Zia Records’ Mary Papenhausen knows the appeal of Record Store Day. She sees customers come in and out of the stalwart stores. She purchases records, too.
“The beautiful thing about Record Store Day is that you can look at the list a million times, and when you get to the store and see things, you’ll realize you’ll end up wanting more,” says Papenhausen, the chain’s director of marketing.
Fans who shopped on the June 12 Record Store Day have a second chance on July 17. The event was split into two days due to the pandemic.
With one Record Store Day in the books, shops like Uncle Aldo’s Attic in Northeast Mesa and Zia Records are gearing up to see large crowds from the moment doors open once again.
“Things are becoming a bit safer, and it seems that more and more people are getting out and want to do things,” Papenhausen says.
Uncle Aldo’s Attic owner Desi Scarpone says Record Store Day was slightly daunting.
“We always have a line outside our store, and this year we had a long one, which is a little scary for a small store like ours,” Scarpone says.
Both stores have put capacity limits in place to give shoppers more room to peruse the specials and keep everyone safely distanced.
“With the smaller crowds, it’s more manageable,” Papenhausen says. “People have more space. People can see the records a bit clearer, and it’s easier, in terms of stress, for customers and employees.”
Besides capping capacity, the stores are limiting what customers can buy.
“When we open, we let people in one at a time and they get to choose up to three of the Record Store Day things,” Scarpone says. “We do this until the line is gone and then we let people come and go as they please.”
Zia Records will allow 15 people in at a time, all of whom can only purchase one record per title.
“If there’s 22 titles out there, you can get 22 different titles, but not 22 of one title,” Papenhausen says.
She explains Zia makes it an easy shopping experience.
“We make it so that it’s extremely easy to shop at the store,” she explains. “We give people enough space. We put the records in alphabetical order. We have people directing people over to the sections and helping them with what they may need.”
At Uncle Aldo’s Attic, a staff member will search the inventory for the pieces customers would like to purchase.
“We will sometimes check with people in line to see what they want and, if we’re running low on inventory, we will tell them they may be better off elsewhere,” Scarpone says.
Scarpone has tried to combat this by purchasing a fair amount of Record Store Day exclusive vinyl for his store.
“This is the most Record Store Day records that I’ve ever bought, because so often I’ll have customers ask me for stuff that we don’t have,” Scarpone says. “I went wide and ordered stuff that I don’t usually get.”
For customers who missed out on a few of the first Record Store Day releases, Uncle Aldo’s Attic still has several titles remaining.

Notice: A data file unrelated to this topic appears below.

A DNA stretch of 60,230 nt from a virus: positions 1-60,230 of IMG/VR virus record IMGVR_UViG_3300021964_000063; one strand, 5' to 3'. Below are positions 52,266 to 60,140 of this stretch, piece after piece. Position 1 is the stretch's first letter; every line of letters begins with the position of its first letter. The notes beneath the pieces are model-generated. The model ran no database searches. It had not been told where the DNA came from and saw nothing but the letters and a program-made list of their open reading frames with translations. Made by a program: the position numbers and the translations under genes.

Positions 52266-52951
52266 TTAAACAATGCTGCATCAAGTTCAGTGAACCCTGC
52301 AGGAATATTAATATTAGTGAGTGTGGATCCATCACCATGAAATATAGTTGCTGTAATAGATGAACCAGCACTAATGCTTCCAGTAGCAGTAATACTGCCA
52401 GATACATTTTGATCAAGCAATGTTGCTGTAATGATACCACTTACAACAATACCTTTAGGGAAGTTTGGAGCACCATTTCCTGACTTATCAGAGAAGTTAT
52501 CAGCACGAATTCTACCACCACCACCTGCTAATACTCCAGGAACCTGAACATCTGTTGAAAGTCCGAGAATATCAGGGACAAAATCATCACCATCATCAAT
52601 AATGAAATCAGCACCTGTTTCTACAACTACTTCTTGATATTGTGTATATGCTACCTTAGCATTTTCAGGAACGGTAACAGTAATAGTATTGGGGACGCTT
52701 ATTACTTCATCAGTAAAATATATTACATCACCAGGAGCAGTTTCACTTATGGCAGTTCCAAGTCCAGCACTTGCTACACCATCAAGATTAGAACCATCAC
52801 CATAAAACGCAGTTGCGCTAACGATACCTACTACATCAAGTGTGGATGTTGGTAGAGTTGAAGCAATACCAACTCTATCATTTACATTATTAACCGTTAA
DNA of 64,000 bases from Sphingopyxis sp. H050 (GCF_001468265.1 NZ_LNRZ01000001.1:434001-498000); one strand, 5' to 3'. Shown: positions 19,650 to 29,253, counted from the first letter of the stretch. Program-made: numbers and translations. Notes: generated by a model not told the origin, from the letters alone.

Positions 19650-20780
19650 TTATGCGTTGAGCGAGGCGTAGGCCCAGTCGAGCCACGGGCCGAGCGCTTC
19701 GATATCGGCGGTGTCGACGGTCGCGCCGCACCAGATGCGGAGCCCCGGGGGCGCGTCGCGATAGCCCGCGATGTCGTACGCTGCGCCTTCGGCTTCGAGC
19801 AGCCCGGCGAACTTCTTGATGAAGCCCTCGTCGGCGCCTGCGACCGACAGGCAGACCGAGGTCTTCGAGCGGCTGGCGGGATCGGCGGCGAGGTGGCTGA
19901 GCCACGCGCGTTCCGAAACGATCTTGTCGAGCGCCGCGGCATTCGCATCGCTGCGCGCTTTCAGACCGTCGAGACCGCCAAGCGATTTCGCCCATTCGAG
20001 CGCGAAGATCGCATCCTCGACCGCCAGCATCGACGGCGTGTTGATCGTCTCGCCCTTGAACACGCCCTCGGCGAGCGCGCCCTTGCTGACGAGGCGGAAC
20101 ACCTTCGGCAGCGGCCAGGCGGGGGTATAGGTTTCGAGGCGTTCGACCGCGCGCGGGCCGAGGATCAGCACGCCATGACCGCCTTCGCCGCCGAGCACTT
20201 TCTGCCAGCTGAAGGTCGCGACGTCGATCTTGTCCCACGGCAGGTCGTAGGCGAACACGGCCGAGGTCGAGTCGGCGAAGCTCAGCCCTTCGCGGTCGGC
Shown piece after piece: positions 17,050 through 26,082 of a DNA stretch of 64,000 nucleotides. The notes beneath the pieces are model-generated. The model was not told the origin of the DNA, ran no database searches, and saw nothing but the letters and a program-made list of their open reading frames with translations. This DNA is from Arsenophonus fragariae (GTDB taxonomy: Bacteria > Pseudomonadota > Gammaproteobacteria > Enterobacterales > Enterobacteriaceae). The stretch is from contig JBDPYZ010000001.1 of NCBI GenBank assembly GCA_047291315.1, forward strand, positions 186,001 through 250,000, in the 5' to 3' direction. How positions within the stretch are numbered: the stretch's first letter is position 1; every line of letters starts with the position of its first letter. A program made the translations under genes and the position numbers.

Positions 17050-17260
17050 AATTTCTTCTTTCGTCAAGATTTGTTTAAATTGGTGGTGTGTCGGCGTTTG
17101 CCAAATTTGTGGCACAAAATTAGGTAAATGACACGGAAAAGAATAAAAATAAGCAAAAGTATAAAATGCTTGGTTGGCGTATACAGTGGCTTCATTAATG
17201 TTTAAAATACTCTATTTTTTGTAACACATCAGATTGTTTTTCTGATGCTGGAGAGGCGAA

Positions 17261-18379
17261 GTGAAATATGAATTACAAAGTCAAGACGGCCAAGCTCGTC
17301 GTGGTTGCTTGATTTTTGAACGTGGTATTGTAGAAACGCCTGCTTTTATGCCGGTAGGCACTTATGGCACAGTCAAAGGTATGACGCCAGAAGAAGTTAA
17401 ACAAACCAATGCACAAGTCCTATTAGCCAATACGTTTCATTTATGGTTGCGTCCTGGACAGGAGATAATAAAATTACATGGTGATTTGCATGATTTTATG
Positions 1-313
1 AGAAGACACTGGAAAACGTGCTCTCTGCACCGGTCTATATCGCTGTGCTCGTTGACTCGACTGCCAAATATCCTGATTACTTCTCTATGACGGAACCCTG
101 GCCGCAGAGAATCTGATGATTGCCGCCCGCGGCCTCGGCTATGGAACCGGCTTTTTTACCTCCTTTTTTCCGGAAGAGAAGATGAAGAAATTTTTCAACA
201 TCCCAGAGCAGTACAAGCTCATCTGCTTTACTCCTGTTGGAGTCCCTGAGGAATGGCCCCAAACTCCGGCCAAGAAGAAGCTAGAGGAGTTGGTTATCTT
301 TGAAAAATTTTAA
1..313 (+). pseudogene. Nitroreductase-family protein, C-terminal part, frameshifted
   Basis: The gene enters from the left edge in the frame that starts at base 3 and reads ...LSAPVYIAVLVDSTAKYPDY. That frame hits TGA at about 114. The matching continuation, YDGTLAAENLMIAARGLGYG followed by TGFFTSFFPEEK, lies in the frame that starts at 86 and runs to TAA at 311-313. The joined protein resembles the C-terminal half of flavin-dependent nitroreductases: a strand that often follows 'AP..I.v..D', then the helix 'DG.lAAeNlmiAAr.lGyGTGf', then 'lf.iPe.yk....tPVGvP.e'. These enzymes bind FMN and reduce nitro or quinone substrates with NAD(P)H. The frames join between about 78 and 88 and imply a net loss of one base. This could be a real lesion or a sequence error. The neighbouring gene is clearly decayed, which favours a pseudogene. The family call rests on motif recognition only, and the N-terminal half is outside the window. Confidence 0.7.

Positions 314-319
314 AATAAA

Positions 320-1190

This time, the most anticipated releases are “Remixes,” Amy Winehouse; “Live in 1972,” Aretha Franklin; “Aglio E Olio,” Beastie Boys; “Czar Noir,” Czarface; “Lose You Now,” Lindsey Stirling; “Fallen Torches,” Mastodon; “Missing Links Vol. 1, 2 and 3,” The Monkees; “Lean Into It,” Mr. Big; and “Mechanical Resonance,” Tesla.
Several compilation records will hit shelves, too.
Zia Records opens at 7 a.m., but for shoppers who are not yet comfortable with going to stores, leftover Record Store Day exclusives will be sold online beginning at 10 a.m. Saturday, July 17.
Exclusive records will not be the only thing on sale that day. Uncle Aldo’s Attic offers 10% off all non-Record Store Day exclusives in the store.
Zia Records will sell exclusive branded merchandise. The chain hasn’t released the merchandise designs yet, but last time it was a slip mat and an exclusive T-shirt.
Record Store Day is an exciting day not just for customers but for the stores’ staff.
“It’s a really exciting day,” Papenhausen says. “You can expect energy right off the bat both from in-store shoppers and the people waiting in line.”
She has a bit of advice for shoppers attending their first Record Store Day.
“I’d recommend getting there early, staying hydrated and looking at the list before you come in,” Papenhausen says.
She reminds shoppers, too, that Record Store Day isn’t just about musicians and stores making a profit.
“The thing about supporting record stores on Record Store Day is that you will find the fairest price on that day,” Papenhausen says. “We want as many people to get as many records as possible at a fair price.”
Record Store Day
Stores open at 7 a.m. Saturday, July 17
Tempe: 3021 S. Mill Avenue
Camelback: 1850 W. Camelback Road
Chandler: 3029 N. Alma School Road
Thunderbird: 2510 W. Thunderbird Road
Mesa: 1302 S. Gilbert Road
Online records go on sale at 10 a.m.
Uncle Aldo’s Attic
Store opens at 10 a.m. Saturday, July 17
6016 E. McKellips Road, Northeast Mesa
For the full list of Record Store Day releases, visit recordstoreday.com.